Leaching of dissolved organic matter from seagrass leaf litter and its biogeochemical implications

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Journal Article
Acta Oceanologica Sinica, 2018, 37 (8), pp. 84 - 90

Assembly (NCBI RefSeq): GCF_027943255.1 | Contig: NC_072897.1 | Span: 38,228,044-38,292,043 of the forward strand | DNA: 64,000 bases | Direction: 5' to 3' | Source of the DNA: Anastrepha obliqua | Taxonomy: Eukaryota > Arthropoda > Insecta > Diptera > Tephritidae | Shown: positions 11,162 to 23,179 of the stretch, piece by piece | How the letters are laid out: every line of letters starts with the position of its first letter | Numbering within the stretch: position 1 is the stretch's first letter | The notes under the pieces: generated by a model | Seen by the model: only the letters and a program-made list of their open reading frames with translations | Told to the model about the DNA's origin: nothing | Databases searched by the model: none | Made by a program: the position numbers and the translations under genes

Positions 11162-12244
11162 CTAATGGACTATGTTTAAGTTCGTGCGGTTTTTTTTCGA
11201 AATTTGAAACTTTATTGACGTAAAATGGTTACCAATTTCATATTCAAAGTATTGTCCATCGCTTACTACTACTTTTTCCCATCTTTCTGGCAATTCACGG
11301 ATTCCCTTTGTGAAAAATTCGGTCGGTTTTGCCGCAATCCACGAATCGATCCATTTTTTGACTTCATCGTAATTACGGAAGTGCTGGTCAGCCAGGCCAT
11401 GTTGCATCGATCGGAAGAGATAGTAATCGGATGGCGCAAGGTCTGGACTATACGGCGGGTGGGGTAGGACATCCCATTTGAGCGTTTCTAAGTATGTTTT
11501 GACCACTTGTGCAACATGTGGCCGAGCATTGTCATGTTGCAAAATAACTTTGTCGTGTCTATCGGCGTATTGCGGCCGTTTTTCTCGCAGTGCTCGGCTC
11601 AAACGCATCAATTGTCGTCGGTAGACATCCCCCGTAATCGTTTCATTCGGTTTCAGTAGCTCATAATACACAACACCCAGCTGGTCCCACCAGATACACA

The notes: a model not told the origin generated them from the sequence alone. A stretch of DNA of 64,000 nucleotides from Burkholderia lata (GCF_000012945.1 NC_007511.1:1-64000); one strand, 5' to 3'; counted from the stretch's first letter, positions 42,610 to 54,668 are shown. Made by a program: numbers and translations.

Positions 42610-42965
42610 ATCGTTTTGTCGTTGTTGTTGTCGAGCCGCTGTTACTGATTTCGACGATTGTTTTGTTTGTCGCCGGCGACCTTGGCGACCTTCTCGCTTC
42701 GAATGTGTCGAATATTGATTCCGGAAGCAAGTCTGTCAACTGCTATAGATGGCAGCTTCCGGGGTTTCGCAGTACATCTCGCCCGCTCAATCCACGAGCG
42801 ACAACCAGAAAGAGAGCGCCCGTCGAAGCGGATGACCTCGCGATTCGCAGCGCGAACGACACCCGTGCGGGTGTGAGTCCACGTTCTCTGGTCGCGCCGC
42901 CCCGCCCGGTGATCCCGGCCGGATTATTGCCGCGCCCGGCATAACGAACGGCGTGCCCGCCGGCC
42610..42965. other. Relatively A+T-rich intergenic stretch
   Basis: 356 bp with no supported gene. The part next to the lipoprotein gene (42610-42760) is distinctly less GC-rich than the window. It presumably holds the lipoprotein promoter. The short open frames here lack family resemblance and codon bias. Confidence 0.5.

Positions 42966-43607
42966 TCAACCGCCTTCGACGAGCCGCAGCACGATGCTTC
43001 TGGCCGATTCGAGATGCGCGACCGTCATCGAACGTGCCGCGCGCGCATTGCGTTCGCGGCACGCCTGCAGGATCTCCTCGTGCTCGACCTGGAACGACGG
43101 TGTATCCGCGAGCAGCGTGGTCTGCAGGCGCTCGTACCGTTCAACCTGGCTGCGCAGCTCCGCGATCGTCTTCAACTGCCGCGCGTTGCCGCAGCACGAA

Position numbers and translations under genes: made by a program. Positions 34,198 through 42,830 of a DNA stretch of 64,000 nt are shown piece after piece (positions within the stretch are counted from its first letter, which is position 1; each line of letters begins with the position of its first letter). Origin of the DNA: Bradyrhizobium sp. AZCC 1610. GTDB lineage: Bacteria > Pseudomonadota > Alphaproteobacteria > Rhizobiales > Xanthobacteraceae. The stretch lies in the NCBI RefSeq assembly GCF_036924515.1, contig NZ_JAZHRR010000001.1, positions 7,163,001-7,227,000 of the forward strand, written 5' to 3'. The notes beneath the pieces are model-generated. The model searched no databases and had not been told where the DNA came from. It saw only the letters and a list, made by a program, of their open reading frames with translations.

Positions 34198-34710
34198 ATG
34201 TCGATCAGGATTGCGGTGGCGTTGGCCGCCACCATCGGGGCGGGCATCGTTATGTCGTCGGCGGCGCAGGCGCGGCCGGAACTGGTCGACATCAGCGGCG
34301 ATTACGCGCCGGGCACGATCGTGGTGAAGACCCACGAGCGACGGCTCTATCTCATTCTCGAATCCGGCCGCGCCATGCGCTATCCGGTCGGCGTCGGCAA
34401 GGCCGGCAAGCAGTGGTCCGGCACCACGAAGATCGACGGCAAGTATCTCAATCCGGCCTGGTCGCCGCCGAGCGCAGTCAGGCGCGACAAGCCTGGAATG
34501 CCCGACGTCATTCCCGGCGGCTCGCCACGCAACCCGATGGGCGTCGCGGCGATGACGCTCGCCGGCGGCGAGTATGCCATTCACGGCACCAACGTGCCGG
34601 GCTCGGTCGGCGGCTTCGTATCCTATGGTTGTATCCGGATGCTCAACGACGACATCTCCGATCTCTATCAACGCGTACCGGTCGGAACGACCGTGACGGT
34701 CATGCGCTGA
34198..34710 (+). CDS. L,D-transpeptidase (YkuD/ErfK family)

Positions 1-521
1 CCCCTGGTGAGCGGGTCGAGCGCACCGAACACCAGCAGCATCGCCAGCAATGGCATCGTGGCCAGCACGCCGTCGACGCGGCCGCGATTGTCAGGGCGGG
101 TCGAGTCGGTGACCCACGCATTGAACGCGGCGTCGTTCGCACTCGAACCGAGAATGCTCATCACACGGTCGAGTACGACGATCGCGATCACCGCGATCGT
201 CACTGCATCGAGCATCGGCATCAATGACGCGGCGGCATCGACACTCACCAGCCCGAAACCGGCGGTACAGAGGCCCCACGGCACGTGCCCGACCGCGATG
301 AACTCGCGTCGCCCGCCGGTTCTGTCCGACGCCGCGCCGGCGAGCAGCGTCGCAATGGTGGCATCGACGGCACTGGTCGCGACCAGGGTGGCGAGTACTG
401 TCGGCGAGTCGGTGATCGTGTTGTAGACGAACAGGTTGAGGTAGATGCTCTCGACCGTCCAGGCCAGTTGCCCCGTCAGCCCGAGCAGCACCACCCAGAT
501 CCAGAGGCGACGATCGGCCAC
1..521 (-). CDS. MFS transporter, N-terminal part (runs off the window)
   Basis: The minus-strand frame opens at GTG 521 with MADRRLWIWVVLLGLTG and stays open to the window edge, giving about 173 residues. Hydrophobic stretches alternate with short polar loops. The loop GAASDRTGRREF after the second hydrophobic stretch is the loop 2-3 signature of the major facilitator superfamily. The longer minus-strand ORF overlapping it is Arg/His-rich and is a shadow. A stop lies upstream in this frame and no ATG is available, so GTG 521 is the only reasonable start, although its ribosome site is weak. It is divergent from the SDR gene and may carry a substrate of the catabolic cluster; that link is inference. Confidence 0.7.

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© 2018, The Chinese Society of Oceanography and Springer-Verlag GmbH Germany, part of Springer Nature. Dissolved organic matter (DOM) represents a significant source of nutrients that supports the microbial-based food web in seagrass ecosystems. However, there is little information on how the various fractions of DOM from seagrass leaves contributed to the coastal biogeochemical cycles. To address this gap, we carried out a 30-day laboratory chamber experiment on tropical seagrasses Thalassia hemprichii and Enhalus acoroides. After 30 days of incubation, on average 22% carbon (C), 70% nitrogen (N) and 38% phosphorus (P) of these two species of seagrass leaf litter was released. The average leached dissolved organic carbon (DOC), dissolved organic nitrogen (DON) and dissolved organic phosphorus (DOP) of these two species of seagrass leaf litter accounted for 55%, 95% and 65% of the total C, N and P lost, respectively. In the absence of microbes, about 75% of the total amount of DOC, monosaccharides (MCHO), DON and DOP were quickly released via leaching from both seagrass species in the first 9 days. Subsequently, little DOM was released during the remainder of the experiment. The leaching rates of DOC, DON and DOP were approximately 110, 40 and 0.70 µmol/(g·d). Leaching rates of DOM were attributed to the nonstructural carbohydrates and other labile organic matter within the seagrass leaf. Thalassia hemprichii leached more DOC, DOP and MCHO than E. acoroides. In contrast, E. acoroides leached higher concentrations of DON than T. hemprichii, with the overall leachate also having a higher DON: DOP ratio. These results indicate that there is an overall higher amount of DOM leachate from T. hemprichii than that of E. acoroides that is available to the seagrass ecosystem. According to the logarithmic model for DOM release and the in situ leaf litter production (the Xincun Bay, South China Sea), the seagrass leaf litter of these two seagrass species could release approximately 4×103 mol/d DOC, 1.4×103 mol/d DON and 25 mol/d DOP into the seawater. In addition to providing readily available nutrients for the microbial food web, the remaining particulate organic matter (POM) from the litter would also enter microbial remineralization processes. What is not remineralized from either DOM or POM fractions has potential to contribute to the permanent carbon stocks.
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